Cry of the City has two more great performances. Is it agreed that Shelley Winters' breakout role was in 1947's A Double Life? Here she has a solid ten minutes as Brenda, a showgirl who hides Martin Rome in her car and finds him a doctor (Konstantin Shayne). She must dodge cops while dealing with a drunken masher (Howard Freeman) who tries to pick her up in a bar. Brenda delivers Rome to the film's most original character, one too unique to be a grotesque. Performer/masseuse/burglar Rose Given is a huge woman with a hard, suspicious face, and the talented Hope Emerson plays her to the hilt. In a much commented-on expressionist shot, Rose walks in silhouette through several dark rooms to greet Rome, like a spider emerging from its lair. Tough guy Martin is nursing several bullet holes and is as weak as a kitten; one of the movie's highlights occurs when Rose suddenly clasps her enormous hands around his neck as if to strangle him. She makes his neck seem as fragile as the stem of a plant. Rome's been intimidating people for almost an hour, and it's amusing-frightening to see Rose counter his every sneaky move -- often with a pistol in one hand.
Progressive cops 'n' robbers shows set in immigrant communities often proposed the notion that 'only chance' sends one kid (Pat O'Brien?) to the priesthood while his best buddy (Jimmy Cagney?) becomes public enemy #1. Author Henry Edward Helseth and screenwriter Richard Murphy discard this idea early on. Candella shuts down Rome's excuse of a tough background, as he also grew up in the same slum environment, and personal choices made the difference in their lives. It is common for latter-day crime pictures (I would call them thematically lazy) to equate thief and cop as soul brothers, opposite sides of the same coin separated only by a hazy morality or an abstraction called The Law. Cry of the City puts both Rome and Candella through parallel situations. Both are shot, for instance, and both bolt from their hospital beds out of desperation and obsession. All men are brothers, but Rome and Candella aren't part of some half-baked theme that equates cop and crook.
The movie doesn't say that the system is flawless -- the fact that corrupt attorneys like Niles and abusive jailers like Ledbetter (Roland Winters) can prosper paints a realistic picture. Martin Rome may be charismatic but he's also selfish and reckless, a true menace. He brings despair and grief to his family, and as Candella points out, ruins the lives of a whole string of people that choose to give him aid.
What makes all this noir? It's Candella's obsessive pursuit of Rome. Candella wields the sword of society, and shows no sign of mercy for those that knowingly break the law, even sentimental individuals like Brenda, or weaklings like Rome's nurse, or the poor doctor desperate for money to take care of his wife. Only the punk kid and the innocent girlfriend are spared. "The law doesn't want you, Teena." The law does want Rome, and Candella does not hesitate to act when it looks as if Rome will escape once again.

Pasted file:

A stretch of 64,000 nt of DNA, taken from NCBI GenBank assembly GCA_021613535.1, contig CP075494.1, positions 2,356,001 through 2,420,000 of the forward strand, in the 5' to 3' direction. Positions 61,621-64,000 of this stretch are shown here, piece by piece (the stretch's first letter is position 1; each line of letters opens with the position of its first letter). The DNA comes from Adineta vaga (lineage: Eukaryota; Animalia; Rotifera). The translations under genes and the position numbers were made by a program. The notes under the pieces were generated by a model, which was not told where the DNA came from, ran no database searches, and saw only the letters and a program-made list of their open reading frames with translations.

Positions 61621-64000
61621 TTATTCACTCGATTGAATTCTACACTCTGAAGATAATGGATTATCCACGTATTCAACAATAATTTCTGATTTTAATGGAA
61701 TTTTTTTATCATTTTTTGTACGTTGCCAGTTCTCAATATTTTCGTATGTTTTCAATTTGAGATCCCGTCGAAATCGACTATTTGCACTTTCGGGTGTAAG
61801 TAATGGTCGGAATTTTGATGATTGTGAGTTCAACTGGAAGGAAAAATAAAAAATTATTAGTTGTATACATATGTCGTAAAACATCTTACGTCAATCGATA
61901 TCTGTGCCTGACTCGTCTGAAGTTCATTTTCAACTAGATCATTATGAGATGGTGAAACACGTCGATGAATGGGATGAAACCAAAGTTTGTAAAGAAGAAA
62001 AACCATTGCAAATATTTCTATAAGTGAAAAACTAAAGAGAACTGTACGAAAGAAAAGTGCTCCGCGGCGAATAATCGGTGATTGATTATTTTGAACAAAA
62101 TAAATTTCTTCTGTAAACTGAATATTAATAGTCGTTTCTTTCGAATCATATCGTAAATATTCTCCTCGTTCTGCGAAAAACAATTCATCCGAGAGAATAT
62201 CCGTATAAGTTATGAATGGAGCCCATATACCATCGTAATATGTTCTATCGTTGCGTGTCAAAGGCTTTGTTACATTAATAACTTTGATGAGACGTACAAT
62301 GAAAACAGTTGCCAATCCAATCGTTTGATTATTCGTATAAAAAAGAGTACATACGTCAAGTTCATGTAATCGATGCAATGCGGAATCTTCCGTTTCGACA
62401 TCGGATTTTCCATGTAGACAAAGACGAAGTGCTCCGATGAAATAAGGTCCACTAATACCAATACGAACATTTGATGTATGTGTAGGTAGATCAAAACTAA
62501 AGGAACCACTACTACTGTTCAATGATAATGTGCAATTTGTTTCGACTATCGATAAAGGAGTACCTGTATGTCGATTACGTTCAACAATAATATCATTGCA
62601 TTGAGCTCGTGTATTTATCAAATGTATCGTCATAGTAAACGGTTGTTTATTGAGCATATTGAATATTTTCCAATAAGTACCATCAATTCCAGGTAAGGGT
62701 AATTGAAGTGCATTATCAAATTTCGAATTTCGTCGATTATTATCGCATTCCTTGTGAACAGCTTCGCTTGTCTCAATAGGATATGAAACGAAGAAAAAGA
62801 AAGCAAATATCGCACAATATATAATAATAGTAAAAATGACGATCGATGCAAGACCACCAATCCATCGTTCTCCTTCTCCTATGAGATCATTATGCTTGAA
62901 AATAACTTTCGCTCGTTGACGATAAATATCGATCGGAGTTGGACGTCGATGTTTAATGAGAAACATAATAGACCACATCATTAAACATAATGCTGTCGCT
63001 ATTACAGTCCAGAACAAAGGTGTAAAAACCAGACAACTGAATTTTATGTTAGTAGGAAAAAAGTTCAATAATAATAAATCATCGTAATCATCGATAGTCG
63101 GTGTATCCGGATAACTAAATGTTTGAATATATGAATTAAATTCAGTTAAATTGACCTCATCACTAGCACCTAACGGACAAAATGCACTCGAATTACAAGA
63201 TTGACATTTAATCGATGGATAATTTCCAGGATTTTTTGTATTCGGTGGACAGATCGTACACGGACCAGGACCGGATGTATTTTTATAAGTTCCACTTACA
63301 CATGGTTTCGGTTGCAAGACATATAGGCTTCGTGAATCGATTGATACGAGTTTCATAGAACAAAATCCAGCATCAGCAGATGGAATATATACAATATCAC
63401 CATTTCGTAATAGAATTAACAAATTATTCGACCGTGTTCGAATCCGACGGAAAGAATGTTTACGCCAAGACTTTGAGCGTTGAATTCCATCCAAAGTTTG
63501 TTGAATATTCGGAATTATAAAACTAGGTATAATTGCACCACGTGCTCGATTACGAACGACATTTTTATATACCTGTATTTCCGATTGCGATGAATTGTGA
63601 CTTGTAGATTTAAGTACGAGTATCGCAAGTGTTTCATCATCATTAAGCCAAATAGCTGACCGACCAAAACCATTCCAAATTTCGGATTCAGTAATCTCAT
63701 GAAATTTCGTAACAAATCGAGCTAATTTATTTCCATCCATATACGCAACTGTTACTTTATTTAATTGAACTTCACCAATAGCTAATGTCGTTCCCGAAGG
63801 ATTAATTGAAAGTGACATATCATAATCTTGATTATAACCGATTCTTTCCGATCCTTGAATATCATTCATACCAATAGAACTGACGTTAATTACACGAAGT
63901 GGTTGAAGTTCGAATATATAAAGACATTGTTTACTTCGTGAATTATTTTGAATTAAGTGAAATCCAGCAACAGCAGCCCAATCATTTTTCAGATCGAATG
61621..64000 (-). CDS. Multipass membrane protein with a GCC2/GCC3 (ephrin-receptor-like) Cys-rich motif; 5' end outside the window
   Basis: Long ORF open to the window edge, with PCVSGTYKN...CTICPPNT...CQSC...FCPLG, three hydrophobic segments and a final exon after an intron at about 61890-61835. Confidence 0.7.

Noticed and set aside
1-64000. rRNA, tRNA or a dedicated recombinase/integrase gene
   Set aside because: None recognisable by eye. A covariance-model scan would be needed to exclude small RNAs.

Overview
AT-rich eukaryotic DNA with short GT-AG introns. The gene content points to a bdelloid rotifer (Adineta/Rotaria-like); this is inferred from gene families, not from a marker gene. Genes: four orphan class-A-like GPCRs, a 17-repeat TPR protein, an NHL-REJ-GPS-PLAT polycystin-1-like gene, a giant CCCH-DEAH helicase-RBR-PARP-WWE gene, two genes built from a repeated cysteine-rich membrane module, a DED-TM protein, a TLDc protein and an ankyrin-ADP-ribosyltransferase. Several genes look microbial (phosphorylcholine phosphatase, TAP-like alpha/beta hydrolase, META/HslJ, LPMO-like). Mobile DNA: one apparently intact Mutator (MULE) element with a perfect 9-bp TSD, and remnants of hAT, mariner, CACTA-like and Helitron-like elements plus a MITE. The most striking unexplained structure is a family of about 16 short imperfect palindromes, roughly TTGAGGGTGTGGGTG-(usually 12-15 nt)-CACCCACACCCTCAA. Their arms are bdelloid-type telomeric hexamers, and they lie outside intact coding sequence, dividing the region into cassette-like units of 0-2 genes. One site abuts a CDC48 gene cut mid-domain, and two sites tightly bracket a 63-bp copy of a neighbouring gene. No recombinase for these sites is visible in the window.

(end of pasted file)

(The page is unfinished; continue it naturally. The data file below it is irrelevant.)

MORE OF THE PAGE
Victor Mature's career had been rescued by noir pictures, starting with I Wake Up Screaming; several years later he returned in the popular Kiss of Death. Richard Conte had played soldiers and hoods until he attracted special attention as the prisoner Wiecek in Call Northside 777, an even more popular show. Conte carries much of Cry of the City, which became his entry into leading-man roles in the pictures House of Strangers and Thieves' Highway. New York Confidential, The Big Combo and The Brothers Rico. Conte's screen image was synonymous with crime noir, so much so that he carries the aura of a "past master" in his role in The Godfather.
The 20th Century Fox Cinema Archives DVD-R of Cry of the City is an excellent encoding of this B&W show. Whatever held up the disc release wasn't a technical problem, as the presentation is almost perfect. Some back-lot scenes pass for the lower East side, but the show doles out a couple of iconic shots that strongly express the flavor of New York. In the best, we watch elevated trains pass one another (the 3rd Street El?) and then tilt down to see Hope Emerson's Rose Given walking in the sun, in a big hat and heavy coat.
Fox saved money at this time by re-using Alfred Newman's Street Scene fanfare and theme on a string of New York-set crime/noir dramas. The music is so attractive that we don't resent the fact that the film is without a truly original score. It sounds appropriate, and belongs, as if all of the films it graces were part of the same series.
On a scale of Excellent, Good, Fair, and Poor,
Cry of the City rates:
1. Unsolicited sidebar discussion: Nobody ever explains exactly why the famed Billy Wilder (reportedly) detested his older brother W. Lee Wilder, who entered Hollywood producing mostly inferior films. Before coming to America, Billy Wilder was a screenwriter on Der Mann, der seinen Mörder sucht, Robert Siodmak's commercial directing breakthrough in Germany. It's a gimmick-laden thriller about a guy who wants to commit suicide by hiring a hit man, and then tries to call off the hit. One of W. Lee Wilder's few professional-looking efforts is a 1947 movie called The Pretender, which closely copies this story's original idea. Maybe that's why Billy was so down on his brother.
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T'was Ever Thus.